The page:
Mathematically, ZF is a reference to Zermelo-Fraenkel set theory, which is a set of axioms commonly accepted by mathematicians as the foundation of modern mathematics. As you probably know if you’ve taken geometry, axioms are super important: they are basic assumptions we make about the world we’re working in, and they have serious implications for what we can and can’t do in that world.
For example, if you don’t assume the Parallel Postulate (that consecutive interior angle measures between two parallel lines and a transversal sum to 180°, or twice the size of a right angle), you can’t prove the Triangle Angle Sum Theorem (that the sum of the angle measures in any triangle is also 180°). It’s not that the Triangle Angle Sum Theorem theorem is not true without the Parallel Postulate — simply that it is unprovable, or put differently, neither true nor false, without that Postulate. Asking whether the Triangle Angle Sum Theorem is true without the Parallel Postulate is really a meaningless question, mathematically. But we understand that, in Euclidean geometry (not in curved geometries), both the postulate and the theorem are “true” in the sense that we have good reason to believe them (e.g., measuring lots of angles in physical parallel lines and triangles). Clearly, the axioms we choose are important.
Now, in the late 19th and early 20th century, mathematicians and logicians were interested in understanding the underpinnings of the basic structures we use in math — sets, or “collections,” being one of them, and arithmetic being another. In short, they were trying to come up with an axiomatic set theory. Cantor and Frege were doing a lot of this work, and made good progress using everyday language. They said that a set is any definable collection of elements, where “definable” means to provide a comprehension (a term you’re familiar with if you program in Python), or rule by which the set is constructed.
But along came Bertrand Russell. He pointed out a big problem in Cantor and Frege’s work, which is now called Russell’s paradox. Essentially, he made the following argument:
Y’all are saying any definable collection is a set. Well, how about this set: R, the set of all sets not contained within themselves. This is, according to you, a valid set, because I gave that comprehension. Now, R is not contained within itself, naturally: if it is contained within itself, then it being an element is a violation of my construction of R in the first place. But R must be contained within itself: if it’s not an element of itself, then it is a set that does not contain itself, and therefore it is an element of itself. So we have that R ∈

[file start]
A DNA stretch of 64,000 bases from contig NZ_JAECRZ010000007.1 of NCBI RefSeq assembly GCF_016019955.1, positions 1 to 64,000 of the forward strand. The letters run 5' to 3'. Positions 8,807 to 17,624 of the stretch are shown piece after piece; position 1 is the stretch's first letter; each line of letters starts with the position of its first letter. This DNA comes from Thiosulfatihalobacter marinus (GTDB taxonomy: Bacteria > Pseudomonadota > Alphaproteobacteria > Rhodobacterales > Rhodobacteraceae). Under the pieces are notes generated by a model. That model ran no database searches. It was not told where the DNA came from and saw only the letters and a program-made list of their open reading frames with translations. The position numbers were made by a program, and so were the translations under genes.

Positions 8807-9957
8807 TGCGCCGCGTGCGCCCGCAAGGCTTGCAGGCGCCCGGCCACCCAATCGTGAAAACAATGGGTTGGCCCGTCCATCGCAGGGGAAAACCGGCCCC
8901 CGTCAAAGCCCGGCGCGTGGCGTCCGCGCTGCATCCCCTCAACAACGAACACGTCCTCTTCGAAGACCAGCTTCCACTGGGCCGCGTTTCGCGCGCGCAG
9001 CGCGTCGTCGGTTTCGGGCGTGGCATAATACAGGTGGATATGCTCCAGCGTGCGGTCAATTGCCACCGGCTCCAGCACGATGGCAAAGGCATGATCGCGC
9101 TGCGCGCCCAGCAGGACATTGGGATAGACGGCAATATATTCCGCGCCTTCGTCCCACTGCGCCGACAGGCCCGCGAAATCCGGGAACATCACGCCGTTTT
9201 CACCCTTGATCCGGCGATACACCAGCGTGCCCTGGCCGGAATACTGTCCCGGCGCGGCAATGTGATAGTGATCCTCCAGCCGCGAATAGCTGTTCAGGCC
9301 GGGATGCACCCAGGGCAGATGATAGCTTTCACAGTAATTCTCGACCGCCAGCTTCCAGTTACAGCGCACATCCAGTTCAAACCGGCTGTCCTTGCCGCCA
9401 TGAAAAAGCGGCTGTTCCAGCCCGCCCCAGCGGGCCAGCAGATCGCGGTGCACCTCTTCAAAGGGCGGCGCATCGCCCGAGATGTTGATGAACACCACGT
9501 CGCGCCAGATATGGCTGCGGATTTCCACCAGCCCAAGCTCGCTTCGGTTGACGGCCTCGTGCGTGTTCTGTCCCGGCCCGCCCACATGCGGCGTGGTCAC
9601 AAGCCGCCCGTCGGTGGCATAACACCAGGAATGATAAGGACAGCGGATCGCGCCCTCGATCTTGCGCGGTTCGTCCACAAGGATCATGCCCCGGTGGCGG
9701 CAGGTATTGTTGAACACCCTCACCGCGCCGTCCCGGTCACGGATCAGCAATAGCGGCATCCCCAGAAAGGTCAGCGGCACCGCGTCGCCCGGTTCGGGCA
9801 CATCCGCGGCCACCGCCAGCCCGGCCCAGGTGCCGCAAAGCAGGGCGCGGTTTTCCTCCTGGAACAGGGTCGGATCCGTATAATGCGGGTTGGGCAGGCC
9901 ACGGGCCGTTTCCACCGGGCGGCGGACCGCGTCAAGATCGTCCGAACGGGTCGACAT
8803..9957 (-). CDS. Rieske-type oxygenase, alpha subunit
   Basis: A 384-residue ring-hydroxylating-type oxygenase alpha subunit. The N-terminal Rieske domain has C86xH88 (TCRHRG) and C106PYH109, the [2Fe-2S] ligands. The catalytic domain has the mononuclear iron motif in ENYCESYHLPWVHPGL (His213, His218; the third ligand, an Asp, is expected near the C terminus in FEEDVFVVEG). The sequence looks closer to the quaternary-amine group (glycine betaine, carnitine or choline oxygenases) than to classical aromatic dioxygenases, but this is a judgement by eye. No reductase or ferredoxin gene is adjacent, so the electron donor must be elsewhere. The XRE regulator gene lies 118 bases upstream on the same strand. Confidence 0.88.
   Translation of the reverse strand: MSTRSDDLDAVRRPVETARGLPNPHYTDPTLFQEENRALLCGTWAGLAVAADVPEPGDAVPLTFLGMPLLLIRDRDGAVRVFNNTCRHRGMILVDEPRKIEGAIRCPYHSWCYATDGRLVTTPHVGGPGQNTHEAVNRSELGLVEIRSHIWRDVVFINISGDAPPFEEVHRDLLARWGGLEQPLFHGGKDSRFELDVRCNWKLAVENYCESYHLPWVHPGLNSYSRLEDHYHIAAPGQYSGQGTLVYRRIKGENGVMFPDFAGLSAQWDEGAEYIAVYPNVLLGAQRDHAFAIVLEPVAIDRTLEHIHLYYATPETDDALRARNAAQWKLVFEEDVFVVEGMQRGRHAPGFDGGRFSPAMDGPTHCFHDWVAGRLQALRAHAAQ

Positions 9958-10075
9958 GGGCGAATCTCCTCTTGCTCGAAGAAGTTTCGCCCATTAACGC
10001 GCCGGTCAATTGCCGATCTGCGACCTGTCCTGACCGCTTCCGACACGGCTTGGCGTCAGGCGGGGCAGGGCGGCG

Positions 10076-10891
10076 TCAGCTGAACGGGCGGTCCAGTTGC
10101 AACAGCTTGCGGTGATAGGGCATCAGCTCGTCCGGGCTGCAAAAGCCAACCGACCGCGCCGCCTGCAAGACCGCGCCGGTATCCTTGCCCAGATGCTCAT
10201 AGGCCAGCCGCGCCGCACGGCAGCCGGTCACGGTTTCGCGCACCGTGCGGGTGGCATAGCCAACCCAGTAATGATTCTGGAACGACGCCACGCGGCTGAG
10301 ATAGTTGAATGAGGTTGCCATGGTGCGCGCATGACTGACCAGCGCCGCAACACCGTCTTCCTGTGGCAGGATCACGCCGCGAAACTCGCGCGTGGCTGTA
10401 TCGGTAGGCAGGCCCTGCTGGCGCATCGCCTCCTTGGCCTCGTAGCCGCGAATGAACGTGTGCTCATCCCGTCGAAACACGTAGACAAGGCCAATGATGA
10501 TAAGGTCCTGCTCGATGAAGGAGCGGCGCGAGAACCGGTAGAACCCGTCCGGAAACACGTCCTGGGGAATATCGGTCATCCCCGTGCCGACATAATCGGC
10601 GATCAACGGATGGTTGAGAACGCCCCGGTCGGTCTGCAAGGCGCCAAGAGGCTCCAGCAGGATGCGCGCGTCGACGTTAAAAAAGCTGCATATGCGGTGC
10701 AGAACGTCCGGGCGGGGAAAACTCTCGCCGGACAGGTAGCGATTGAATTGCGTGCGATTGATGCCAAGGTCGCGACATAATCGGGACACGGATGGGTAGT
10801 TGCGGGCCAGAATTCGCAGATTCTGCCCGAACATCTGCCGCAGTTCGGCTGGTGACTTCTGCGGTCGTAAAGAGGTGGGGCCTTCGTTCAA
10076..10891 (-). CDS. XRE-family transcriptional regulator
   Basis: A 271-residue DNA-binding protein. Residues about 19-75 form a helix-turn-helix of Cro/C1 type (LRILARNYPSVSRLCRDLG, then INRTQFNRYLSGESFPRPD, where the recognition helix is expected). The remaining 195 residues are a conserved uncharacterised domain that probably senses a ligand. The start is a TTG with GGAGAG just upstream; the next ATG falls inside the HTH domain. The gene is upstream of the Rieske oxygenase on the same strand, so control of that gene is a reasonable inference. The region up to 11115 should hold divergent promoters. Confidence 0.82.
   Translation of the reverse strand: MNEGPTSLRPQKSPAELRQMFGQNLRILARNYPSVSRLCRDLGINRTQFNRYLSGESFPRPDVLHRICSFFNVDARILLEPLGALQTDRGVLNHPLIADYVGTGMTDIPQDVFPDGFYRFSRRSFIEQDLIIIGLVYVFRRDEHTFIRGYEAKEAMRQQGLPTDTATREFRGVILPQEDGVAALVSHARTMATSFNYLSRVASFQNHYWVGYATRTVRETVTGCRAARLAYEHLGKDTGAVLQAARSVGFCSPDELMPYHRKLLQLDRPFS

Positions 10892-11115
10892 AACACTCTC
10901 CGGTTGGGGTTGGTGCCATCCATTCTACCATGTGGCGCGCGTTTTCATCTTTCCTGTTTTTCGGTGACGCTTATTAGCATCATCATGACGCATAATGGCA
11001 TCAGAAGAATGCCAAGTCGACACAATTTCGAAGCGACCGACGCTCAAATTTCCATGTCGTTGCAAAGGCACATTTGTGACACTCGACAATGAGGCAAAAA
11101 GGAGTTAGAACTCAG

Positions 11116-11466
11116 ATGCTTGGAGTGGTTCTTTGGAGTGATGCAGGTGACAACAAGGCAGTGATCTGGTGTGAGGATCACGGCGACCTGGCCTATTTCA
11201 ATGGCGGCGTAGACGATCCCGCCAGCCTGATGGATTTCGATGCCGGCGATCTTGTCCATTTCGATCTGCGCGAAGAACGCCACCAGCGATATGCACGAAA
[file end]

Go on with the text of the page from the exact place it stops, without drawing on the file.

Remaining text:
R and also R ∉
R. This is a contradiction! Obviously, your theory is seriously messed up.
This paradox is inherently a part of Cantor and Frege’s set theory — it shows that their system was inconsistent (with itself). As Qiaochu Yuan explains over at Quora, the problem is exactly what Russell pointed out: unrestricted comprehension — the idea that you can get away with defining any set you like simply by giving a comprehension. Zermelo and Fraenkel then came along and offered up a system of axioms that formalizes Cantor and Frege’s work logically, and restricts comprehension. This is called Zermelo-Fraenkel set theory (or ZF), and it is consistent (with itself). Cantor and Frege’s work was then retroactively called naive set theory, because it was, of course, pretty childish:
There are two more things worth knowing about axiomatic systems in mathematics. First, some people combine Zermelo-Fraenkel set theory with the Axiom of Choice¹, resulting in a set theory called ZFC. This is widely used as a standard by mathematicians today. Second, Gödel proved in 1931 that no system of axioms for arithmetic can be both consistent and complete — in every consistent axiomatization, there are “true” statements that are unprovable. Or put another way: in every consistent axiomatic system, there are statements which you can neither prove nor disprove.
For example, in ZF, the Axiom of Choice is unprovable — you can’t prove it from the axioms in ZF. And in both ZF and ZFC, the continuum hypothesis² is unprovable.³
Gödel’s result is called the incompleteness theorem, and it’s a little depressing, because it means you can’t have any good logical basis for all of mathematics (but don’t tell anyone that, or we might all be out of a job). Luckily, ZF or ZFC has been good enough for virtually all of the mathematics we as a species have done so far!
The joke is that, when confronted with Russell’s paradox in naive set theory, the mathematician despairs, and wishes he could use Zermelo-Fraenkel set theory instead — ‘that feel when no ZF.’
I thought the joke was incredibly funny, specifically because of the reference to ‘tfw no gf’ and the implication that mathematicians romanticize ZF (which we totally do). I’ve definitely borrowed the joke to impress friends and faculty in the math department…a sort of fringe benefit of having a math blog.
As Jude stepped out of her car and walked up to Zane’s building, her heart raced underneath her chest. She was nervous and scared sure, but she wanted to be courageous for once and make a move and get what she wanted, who she wanted and what she deserved. She felt good about herself, and good about where she thought Zane stood too. Rapping her hand on the door, she wasn’t sure whether or not he was awake at around one am and she never called or texted she was on her way. She rocked back and forth on her heels until he opened up and spoke before he got the chance to. “Hey. Look I don’t know what we are exactly, but I wanted to be with you. Can I stay over?” She bit her lip.